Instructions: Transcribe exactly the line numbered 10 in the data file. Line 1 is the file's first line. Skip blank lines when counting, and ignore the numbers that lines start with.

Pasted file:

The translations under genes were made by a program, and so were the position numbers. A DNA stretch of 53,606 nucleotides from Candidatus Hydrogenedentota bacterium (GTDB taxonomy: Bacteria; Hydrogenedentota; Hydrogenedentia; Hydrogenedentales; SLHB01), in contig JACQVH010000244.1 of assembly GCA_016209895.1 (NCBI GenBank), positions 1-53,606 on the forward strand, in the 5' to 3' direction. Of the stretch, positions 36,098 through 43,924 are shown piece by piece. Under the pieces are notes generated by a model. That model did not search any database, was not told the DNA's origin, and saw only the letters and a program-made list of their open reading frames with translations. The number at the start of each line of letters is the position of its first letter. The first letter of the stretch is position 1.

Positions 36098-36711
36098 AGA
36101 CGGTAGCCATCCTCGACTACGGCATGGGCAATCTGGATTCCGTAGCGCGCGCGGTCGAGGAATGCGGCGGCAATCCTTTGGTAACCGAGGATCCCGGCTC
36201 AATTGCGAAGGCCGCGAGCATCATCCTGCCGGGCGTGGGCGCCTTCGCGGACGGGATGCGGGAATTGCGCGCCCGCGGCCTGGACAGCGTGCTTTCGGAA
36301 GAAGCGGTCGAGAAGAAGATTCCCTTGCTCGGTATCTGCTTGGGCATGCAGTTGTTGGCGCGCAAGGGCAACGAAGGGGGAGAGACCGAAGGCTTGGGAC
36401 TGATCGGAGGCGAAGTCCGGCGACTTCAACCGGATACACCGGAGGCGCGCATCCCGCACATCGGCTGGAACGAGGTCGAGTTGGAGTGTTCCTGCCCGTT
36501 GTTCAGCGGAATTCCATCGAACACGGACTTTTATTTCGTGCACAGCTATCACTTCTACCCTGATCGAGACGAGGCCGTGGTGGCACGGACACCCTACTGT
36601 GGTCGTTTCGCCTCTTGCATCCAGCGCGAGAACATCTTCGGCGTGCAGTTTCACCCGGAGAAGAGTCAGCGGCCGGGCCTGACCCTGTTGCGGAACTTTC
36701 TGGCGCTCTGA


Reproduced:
36701 TGGCGCTCTGA